double wtime = omp_get_wtime() - tbegin;

    printf( "Computing %d cosines and summing them with %d threads took %fs\n",
            N, omp_get_max_threads(), wtime );

    return sum;
}

In this example, we just compute 1 million cosines and sum their values in parallel. We also time the execution to see whether the parallelization has any effect on the performance. Finally, since we do measure the time, we have to make sure that the compiler won’t optimize away the work we’ve done, so we pretend using the result by just returning it.

Same example in Fortran

program typical_loop
    use omp_lib
    implicit none
    integer, parameter :: N = 1000000, kd = kind( 1.d0 )
    real( kind = kd ) :: sum, tbegin, wtime
    integer :: i

    sum = 0

    tbegin = omp_get_wtime()
    !$omp parallel do reduction( +: sum )
    do i = 1, N
        sum = sum + cos( 1.d0 * i )
    end do
    !$omp end parallel do
    wtime = omp_get_wtime() - tbegin

    print "( 'Computing ', i7, ' cosines and summing them with ', i2, &
        & ' threads took ', f6.4,'s' )", N, omp_get_max_threads(), wtime

    if ( sum > N ) then
        print *, "we only pretend using sum"
    end if
end program typical_loop

Here again we compute and accumulate 1 million cosines. We time the loop and to avoid unwanted compiler optimization-away of it, we pretend using the result.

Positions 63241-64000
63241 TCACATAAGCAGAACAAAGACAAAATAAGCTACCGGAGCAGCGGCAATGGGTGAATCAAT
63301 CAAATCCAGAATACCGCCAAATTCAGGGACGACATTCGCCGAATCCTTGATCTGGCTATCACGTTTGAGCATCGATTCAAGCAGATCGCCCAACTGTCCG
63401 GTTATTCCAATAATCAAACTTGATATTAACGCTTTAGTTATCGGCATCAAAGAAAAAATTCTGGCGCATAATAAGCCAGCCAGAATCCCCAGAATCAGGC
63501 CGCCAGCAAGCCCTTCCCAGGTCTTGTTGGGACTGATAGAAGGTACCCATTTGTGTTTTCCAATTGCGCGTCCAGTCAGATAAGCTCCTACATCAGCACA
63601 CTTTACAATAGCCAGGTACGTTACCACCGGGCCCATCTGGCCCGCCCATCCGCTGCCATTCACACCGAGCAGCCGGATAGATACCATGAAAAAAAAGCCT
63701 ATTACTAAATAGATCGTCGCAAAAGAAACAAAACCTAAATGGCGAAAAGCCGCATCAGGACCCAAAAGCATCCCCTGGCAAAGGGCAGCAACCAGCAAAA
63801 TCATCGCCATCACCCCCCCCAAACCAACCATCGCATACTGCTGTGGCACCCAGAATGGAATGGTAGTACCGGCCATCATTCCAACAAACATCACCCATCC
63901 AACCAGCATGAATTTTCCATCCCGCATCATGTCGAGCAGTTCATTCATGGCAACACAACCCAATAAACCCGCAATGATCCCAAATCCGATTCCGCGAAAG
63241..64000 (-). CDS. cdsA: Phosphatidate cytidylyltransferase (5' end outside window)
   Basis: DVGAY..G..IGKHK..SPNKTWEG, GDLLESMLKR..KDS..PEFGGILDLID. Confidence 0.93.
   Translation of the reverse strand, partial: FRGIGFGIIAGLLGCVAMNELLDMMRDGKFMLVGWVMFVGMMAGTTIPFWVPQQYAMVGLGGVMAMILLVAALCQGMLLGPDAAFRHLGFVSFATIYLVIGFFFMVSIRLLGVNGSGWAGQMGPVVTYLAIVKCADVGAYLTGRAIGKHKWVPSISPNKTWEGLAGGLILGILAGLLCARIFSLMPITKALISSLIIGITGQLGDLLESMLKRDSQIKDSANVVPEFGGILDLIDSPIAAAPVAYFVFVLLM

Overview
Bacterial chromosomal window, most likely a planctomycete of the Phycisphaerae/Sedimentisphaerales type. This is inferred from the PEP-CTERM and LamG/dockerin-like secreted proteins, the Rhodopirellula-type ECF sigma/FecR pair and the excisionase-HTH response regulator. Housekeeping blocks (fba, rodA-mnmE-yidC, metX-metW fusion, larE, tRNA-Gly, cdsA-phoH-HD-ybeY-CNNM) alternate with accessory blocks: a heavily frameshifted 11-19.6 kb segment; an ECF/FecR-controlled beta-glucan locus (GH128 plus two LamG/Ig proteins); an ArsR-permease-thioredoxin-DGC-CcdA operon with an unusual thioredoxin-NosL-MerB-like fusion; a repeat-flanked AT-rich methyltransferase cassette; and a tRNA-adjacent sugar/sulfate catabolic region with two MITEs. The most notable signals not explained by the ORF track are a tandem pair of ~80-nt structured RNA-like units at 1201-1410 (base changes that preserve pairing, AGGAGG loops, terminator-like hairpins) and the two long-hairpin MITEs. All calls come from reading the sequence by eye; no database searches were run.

Compiling and running the examples

On a 8 cores Linux machine using GCC version 4.4, the C codes can be compiled and run the following way:

$ gcc -std=c99 -O3 -fopenmp loop.c -o loopc -lm
$ OMP_NUM_THREADS=1 ./loopc
Computing 1000000 cosines and summing them with 1 threads took 0.095832s
$ OMP_NUM_THREADS=2 ./loopc
Computing 1000000 cosines and summing them with 2 threads took 0.047637s
$ OMP_NUM_THREADS=4 ./loopc
Computing 1000000 cosines and summing them with 4 threads took 0.024498s
$ OMP_NUM_THREADS=8 ./loopc
Computing 1000000 cosines and summing them with 8 threads took 0.011785s

For the Fortran version, it gives:

$ gfortran -O3 -fopenmp loop.f90 -o loopf
$ OMP_NUM_THREADS=1 ./loopf
Computing 1000000 cosines and summing them with  1 threads took 0.0915s
$ OMP_NUM_THREADS=2 ./loopf
Computing 1000000 cosines and summing them with  2 threads took 0.0472s
$ OMP_NUM_THREADS=4 ./loopf
Computing 1000000 cosines and summing them with  4 threads took 0.0236s
$ OMP_NUM_THREADS=8 ./loopf
Computing 1000000 cosines and summing them with  8 threads took 0.0118s

Addition of two vectors using OpenMP parallel for construct

void parallelAddition (unsigned N, const double *A, const double *B, double *C)
{
    unsigned i;

    #pragma omp parallel for shared (A,B,C,N) private(i) schedule(static)
    for (i = 0; i < N; ++i)
    {
        C[i] = A[i] + B[i];
    }
}

This example adds two vector (A and B into C) by spawning a team of threads (specified by the OMP_NUM_THREADS environtment variable, for instance) and assigning each thread a chunk of work (in this example, assigned statically through the schedule(static) expression).

See remarks section with respect to the private(i) optionality.